Just in time for the estate’s 100th anniversary, The New Voices Foundation, which was founded by Richelieu Dennis, has acquired the one-time home of Madam C.J. Walker, known as the first Black woman to become a self-made millionaire in the U.S. The Villa Lewaro estate will be used as a “learning institute, or think tank, to foster entrepreneurship for present and future generations,” according to Dennis.
The 28,000-square-foot mansion is located in Irvington, New York, and has 34 rooms. In 1976 the estate became a National Historic Landmark. Named after her daughter, A’Lelia Walker Robinson, the home was the first to be owned by a person of color in Irvington.
Madam Walker’s great-great-granddaughter, A’Lelia Bundles added, “No one at the time believed that a Black woman could afford such a place. So, I can think of no better way to celebrate Villa Lewaro’s 100th anniversary than the vision of the New Voices Foundation and the Dennis family for this historic treasure as a place to inspire today’s entrepreneurs, tomorrow’s leaders and our entire community. Richelieu’s own success story – from a humble family recipe to an international enterprise with an economic empowerment mission – very much mirrors Madam Walker’s journey of empowering and uplifting women. Just as Madam Walker aided in the preservation of abolitionist Frederick Douglass’s Washington, DC home, the Dennis family continues this tradition of preserving historic sites that raise awareness about the contributions people of color have made to the American narrative.”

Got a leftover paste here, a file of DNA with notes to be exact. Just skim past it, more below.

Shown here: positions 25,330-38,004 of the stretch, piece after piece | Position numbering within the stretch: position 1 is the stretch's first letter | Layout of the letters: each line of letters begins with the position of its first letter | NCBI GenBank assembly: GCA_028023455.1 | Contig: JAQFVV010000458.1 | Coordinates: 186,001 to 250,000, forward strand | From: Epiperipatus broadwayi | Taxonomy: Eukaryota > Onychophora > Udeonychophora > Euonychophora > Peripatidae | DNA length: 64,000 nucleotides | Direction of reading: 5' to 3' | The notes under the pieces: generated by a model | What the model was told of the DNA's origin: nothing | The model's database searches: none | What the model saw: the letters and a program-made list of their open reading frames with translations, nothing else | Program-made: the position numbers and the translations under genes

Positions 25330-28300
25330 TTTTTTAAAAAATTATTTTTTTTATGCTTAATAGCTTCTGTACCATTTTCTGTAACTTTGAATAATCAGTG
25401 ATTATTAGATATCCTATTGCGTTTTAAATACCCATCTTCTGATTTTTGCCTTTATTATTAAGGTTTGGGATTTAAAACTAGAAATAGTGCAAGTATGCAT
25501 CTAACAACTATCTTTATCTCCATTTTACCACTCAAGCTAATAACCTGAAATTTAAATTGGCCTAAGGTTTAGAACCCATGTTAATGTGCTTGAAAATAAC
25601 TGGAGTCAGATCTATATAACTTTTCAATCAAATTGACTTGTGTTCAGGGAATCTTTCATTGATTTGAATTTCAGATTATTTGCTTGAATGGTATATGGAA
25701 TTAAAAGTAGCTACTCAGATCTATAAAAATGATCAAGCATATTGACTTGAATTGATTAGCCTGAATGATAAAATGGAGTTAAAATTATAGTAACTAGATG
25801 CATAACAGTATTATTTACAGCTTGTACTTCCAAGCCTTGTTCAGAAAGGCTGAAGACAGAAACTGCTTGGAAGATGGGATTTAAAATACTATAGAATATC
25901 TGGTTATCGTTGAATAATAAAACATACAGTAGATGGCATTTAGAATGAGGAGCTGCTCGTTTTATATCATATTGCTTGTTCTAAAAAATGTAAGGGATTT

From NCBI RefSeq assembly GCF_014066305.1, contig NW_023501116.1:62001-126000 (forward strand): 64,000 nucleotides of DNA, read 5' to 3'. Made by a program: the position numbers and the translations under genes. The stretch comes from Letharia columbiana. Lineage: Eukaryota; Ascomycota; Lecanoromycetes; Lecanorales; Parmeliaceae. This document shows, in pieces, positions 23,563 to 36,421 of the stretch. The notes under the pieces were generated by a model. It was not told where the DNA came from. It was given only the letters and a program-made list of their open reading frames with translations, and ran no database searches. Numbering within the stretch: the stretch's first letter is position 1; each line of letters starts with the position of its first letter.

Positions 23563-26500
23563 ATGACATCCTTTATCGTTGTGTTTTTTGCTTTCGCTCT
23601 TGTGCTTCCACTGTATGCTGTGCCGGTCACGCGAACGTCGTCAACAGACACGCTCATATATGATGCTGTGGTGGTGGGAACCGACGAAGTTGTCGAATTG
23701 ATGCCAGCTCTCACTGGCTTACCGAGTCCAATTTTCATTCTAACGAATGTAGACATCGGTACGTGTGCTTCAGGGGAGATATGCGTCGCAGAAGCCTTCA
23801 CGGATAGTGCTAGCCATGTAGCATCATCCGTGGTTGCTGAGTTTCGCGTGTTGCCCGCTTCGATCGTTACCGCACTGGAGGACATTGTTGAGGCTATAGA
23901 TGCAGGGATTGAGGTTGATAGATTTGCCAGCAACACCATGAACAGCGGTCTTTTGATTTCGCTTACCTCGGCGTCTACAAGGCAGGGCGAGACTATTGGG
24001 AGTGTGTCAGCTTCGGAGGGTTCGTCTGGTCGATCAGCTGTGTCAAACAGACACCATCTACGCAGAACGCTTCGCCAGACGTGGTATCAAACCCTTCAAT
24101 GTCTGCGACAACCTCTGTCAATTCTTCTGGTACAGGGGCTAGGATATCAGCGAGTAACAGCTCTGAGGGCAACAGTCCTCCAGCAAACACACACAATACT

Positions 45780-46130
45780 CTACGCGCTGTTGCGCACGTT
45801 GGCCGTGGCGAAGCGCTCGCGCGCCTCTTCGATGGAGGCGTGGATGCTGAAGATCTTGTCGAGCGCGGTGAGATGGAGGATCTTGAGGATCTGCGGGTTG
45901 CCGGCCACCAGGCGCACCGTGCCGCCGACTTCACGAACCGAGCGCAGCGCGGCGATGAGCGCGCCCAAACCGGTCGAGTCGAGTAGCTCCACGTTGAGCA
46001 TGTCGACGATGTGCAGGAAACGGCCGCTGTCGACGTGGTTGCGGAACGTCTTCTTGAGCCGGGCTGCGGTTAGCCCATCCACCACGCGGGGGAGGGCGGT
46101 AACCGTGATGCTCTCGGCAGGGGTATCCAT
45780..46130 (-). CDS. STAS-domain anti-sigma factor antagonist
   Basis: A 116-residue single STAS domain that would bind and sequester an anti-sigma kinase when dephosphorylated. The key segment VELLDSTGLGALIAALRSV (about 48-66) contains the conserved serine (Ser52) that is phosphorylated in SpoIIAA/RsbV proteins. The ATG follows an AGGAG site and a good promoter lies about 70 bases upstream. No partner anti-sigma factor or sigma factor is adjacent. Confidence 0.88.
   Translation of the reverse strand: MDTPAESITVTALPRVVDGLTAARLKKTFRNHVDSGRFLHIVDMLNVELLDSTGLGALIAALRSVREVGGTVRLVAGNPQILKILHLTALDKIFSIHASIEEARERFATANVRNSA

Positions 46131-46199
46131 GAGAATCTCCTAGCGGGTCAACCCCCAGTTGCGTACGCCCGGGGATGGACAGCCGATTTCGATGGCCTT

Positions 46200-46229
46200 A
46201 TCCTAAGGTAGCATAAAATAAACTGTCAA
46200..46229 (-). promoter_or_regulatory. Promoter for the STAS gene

The Shea Moisture founder said that he hopes the estate’s “significance is much greater than just a house or property or historic landmark. It is a place where – against all odds – dreams were formed, visions were realized and entrepreneurs were born, and we look forward to returning its use to support that mission.”